The Prime Minister was visiting Canada’s North for a week in August, making a few announcements and participating in a few photo opportunities. Unfortunately, someone in the planning department didn’t do their research and one of the photo ops has turned into something much bigger.
Stephen Harper and his wife Laureen rode some ATVs in Whitehorse, Yukon through what turned out to be a fragile ecosystem. Activists in the area have reportedly been trying for years to keep ATVs out of the wilderness of the Carcross desert. Conservation officials told the National Post newspaper that the Carcross is home to at least two at-risk plant and insect species.
The Carcross desert, according to Environment Yukon, is actually a set of dunes, the result of a mixture of sand and silt being blown onto shore from the Bennett Lake. The Ministry describes the area as a fragile ecosystem and request that all hikers stay on the trails because of a “variety of plants and animals” unique to the area. The polite request is not a legal requirement, but certainly seems like something the Prime Minister’s team should have been aware would be an issue.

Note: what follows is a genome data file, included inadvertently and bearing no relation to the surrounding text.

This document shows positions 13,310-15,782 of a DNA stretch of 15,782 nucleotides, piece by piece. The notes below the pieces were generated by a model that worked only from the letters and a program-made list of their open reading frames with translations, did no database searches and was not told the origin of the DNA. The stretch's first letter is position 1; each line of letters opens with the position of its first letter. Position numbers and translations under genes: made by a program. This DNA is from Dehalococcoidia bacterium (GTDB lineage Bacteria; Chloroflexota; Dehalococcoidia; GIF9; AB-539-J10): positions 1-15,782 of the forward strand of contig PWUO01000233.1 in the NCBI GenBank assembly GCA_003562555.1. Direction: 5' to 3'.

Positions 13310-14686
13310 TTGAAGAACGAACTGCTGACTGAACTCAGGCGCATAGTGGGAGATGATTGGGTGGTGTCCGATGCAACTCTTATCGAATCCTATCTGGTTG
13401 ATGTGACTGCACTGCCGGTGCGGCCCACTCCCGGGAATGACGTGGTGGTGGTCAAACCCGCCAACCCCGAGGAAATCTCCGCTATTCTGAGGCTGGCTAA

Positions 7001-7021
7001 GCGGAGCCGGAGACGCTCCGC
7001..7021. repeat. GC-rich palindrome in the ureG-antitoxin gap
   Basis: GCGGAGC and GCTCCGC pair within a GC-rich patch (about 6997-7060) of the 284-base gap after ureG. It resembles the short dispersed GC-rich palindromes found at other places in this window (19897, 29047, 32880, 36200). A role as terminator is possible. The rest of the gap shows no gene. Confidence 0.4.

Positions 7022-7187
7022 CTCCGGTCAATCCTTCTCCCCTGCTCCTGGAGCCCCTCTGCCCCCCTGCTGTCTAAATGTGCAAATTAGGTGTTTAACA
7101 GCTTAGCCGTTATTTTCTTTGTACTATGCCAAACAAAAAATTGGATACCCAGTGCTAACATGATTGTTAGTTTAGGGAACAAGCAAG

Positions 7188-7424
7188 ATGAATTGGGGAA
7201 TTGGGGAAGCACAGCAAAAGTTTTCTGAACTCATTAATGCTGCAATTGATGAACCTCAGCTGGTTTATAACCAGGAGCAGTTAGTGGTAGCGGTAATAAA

The photo op was apparently suggested by Yukon MP Ryan Leef (who also managed to introduce Harper as “Prime Minister of cannibal,” so probably didn’t gain any points during the trip). Leef says that ATVs are part of life in Yukon, but in the last election in the territory all candidates promised to implement policies that would keep ATVs out of such ecosystems. Trails Only, the organization that obtained those promises, says that Harper is not to blame – Leef should have known better. The organization conducted a poll in 2011 and found that 93 percent of resident of Yukon wanted ATVs keep out of wilderness areas like the Carcross desert.
On a previous trip to Canada’s North, Harper sped around on an ATV while his security detail chased after him, and when reporters asked if he was licensed to drive the vehicle, he was quoted as saying ‘I think I make the rules.’
Ironically, while in the North, Harper announced the creation of a new national park reserve. The new national park, Harper says, strikes a balance between environmental protection and the good of the economy.
Photo Credit: Peter Blanchard
Disclaimer: The views expressed above are solely those of the author and may
not reflect those of
Care2, Inc., its employees or advertisers.
Problem on this page? Briefly let us know what isn't working for you and we'll try to make it right!